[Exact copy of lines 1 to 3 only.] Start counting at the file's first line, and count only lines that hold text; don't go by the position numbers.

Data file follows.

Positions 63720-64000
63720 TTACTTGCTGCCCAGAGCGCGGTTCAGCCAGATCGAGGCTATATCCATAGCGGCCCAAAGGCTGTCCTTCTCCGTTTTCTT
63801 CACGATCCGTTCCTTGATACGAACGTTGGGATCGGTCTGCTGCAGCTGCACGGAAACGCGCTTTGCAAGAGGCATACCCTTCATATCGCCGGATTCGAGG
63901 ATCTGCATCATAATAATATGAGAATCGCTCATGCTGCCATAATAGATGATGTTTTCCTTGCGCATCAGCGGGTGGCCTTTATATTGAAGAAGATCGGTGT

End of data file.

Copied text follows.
Positions 63720-64000
63720 TTACTTGCTGCCCAGAGCGCGGTTCAGCCAGATCGAGGCTATATCCATAGCGGCCCAAAGGCTGTCCTTCTCCGTTTTCTT
63801 CACGATCCGTTCCTTGATACGAACGTTGGGATCGGTCTGCTGCAGCTGCACGGAAACGCGCTTTGCAAGAGGCATACCCTTCATATCGCCGGATTCGAGG